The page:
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Oranges and Sunshine

History . Drama

Oranges and Sunshine tells the story of Margaret Humphreys, a social worker from Nottingham, who uncovered one of the most significant social scandals in recent times: the forced migration of children from the United Kingdom. Almost singlehandedly, against overwhelming odds and with little regard for her own well-being, Margaret reunited thousands of families, brought authorities to account and worldwide attention to an extraordinary miscarriage of justice. She discovered a secret that the British government had kept hidden for years: one hundred and thirty thousand children in care had been sent abroad to commonwealth countries, mainly Australia. Children as young as four had been told that their parents were dead, and been sent to children's homes on the other side of the world. Many were subjected to appalling abuse. They were promised oranges and sunshine, they got hard labour and life in institutions.

Actors: Richard Dillane , Lorraine Ashbourne , Stuart Wolfenden , Molly Windsor , Aisling Loftus , Tara Morice , David Wenham , Hugo Weaving , Emily Watson
Directors: Jim Loach
Release: 2011-04-01
More Info:
  • Ernest Hardy

    At the film's center is Emily Watson's pitch-perfect performance as Margaret Humphreys, the real-life social worker who in 1986 stumbled over the hidden practice.

    Village Voice Full Review
  • Michael O'Sullivan

    It's powerful, gut-wrenching stuff, and it doesn't need tarting up.

    Washington Post Full Review
  • Peter Rainer

    The most powerful sequences in the movie are the linked vignettes involving Margaret and the various grown-up children whom she attempts to help in their search for – what, exactly? Closure? Catharsis?

    Christian Science Monitor Full Review
  • Sam Adams

    The movie belongs to Hugo Weaving and David Wenham, both playing what one newspaper dubs "the lost children of the Empire," men broken by the appalling conditions that met them in their new homeland.

    Time Out New York Full Review
  • Richard Kuipers

    A deeply moving study of emotionally scarred adults who were illegally deported as children to Australia from Britain in the 1940s and '50s.

    Variety Full Review
  • Leba Hertz

    Emily Watson, who always brings a special grace to the screen, gives a multilayered performance to the role of Margaret Humphreys.

    San Francisco Chronicle Full Review
  • Roger Ebert

    One question is not addressed by the movie: Why were the children deported in the first place? Yes, we know the "reasons," but what were the motives?

    Chicago Sun-Times Full Review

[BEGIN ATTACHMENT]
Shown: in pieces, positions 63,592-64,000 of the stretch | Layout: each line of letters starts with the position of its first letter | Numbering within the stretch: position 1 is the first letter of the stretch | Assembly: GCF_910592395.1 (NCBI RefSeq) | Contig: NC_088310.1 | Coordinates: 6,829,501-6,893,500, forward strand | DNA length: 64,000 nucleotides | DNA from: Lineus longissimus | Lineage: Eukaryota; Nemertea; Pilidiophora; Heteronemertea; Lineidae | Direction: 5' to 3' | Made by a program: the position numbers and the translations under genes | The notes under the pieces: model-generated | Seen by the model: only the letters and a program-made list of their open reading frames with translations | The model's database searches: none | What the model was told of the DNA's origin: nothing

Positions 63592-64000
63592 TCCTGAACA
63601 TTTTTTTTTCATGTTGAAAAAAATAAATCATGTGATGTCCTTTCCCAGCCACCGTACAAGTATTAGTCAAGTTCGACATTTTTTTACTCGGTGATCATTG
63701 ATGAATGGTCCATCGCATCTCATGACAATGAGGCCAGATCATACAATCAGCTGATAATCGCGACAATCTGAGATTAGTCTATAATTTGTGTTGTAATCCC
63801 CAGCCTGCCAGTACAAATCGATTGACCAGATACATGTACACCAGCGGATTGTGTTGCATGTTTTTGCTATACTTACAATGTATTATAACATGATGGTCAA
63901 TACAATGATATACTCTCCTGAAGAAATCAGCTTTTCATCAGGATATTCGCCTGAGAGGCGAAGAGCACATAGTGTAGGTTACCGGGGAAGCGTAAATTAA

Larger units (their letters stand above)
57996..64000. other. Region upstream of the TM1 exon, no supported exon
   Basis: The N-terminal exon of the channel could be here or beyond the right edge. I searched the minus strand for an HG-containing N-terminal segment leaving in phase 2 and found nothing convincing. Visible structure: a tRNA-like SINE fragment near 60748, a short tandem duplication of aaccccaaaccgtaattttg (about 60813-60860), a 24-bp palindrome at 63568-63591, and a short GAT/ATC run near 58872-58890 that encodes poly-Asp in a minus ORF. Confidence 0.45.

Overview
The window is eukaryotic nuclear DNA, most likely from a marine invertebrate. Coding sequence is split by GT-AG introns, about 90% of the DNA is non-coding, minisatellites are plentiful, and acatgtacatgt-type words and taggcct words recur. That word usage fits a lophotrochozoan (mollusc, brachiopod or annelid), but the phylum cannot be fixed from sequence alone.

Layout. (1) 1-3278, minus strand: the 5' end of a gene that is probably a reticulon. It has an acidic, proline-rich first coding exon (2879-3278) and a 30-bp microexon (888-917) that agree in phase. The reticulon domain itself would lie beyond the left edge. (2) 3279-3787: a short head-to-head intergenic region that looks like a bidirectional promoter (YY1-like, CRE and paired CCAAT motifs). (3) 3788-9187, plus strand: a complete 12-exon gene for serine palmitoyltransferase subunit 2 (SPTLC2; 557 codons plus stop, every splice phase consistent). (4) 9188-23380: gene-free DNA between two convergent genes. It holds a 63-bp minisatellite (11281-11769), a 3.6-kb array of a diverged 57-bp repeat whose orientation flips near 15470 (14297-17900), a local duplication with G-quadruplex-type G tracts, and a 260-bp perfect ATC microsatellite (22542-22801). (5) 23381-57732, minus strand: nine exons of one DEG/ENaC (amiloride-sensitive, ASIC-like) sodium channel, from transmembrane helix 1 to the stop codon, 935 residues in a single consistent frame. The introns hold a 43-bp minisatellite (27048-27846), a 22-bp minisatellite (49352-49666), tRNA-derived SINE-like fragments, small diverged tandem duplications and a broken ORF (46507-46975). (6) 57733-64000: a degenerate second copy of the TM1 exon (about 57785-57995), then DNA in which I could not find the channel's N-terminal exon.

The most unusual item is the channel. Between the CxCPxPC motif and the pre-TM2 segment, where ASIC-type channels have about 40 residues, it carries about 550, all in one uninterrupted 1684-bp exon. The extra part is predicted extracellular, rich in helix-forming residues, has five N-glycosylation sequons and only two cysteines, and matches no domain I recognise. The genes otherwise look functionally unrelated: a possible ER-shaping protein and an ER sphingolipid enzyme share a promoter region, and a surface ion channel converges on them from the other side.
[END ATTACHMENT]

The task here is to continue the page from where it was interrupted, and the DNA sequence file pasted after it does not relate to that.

• Eric Kohn

    Of course, it might take time for Jim Loach to catch up with his father's track record; Oranges & Sunshine is a good place to start.

    indieWIRE Full Review
  • Stephen Holden

    Rona Munro's screenplay for Oranges and Sunshine is unnecessarily flighty. As the story ricochets between Britain and Australia, the film often loses track of time and becomes fragmented as it struggles to integrate too many subplots. What holds it together is Ms. Watson's calm, sturdy performance.

    The New York Times Full Review
  • David Hughes

    Moving if low-key, Jim Loach's debut feature is proof that compassionate, socially conscious filmmaking runs in the family.

    Empire Full Review
  • Kyle Smith

    Making a true story of social injustice into a gripping narrative requires more imagination than is contained in this well-intentioned but uninspired effort.

    New York Post Full Review
  • Betsy Sharkey

    Sometimes the facts can get in the way of the drama, and that's the central problem here. That sense of needing to be true to the record is reflected in an overwhelmed screenplay.

    Los Angeles Times Full Review
  • Natasha Senjanovic

    Sunshine is stretched thin for the big screen. The decidedly art-house film is better suited for television.

    The Hollywood Reporter Full Review
  • J.R. Jones

    The result is a problem drama with more problem than drama.

    Chicago Reader Full Review
  • Joe Neumaier

    The movie lumbers, and Loach and screenwriter Rona Munro's affectless approach winds up tamping down the movie's good intentions.

    New York Daily News Full Review
  • Mark Feeney

    Oranges and Sunshine is like a Mike Leigh movie drained of all its bodily fluids.

    Boston Globe Full Review
  • Andrew Schenker

    The film is so careful to avoid the luridness that would seem inevitably to accompany an excavation of child kidnapping, forced labor, and rape, that the result is a plodding, overly tasteful procedural that holds up its hero as an incorruptible embodiment of goodness.

    Slant Magazine Full Review
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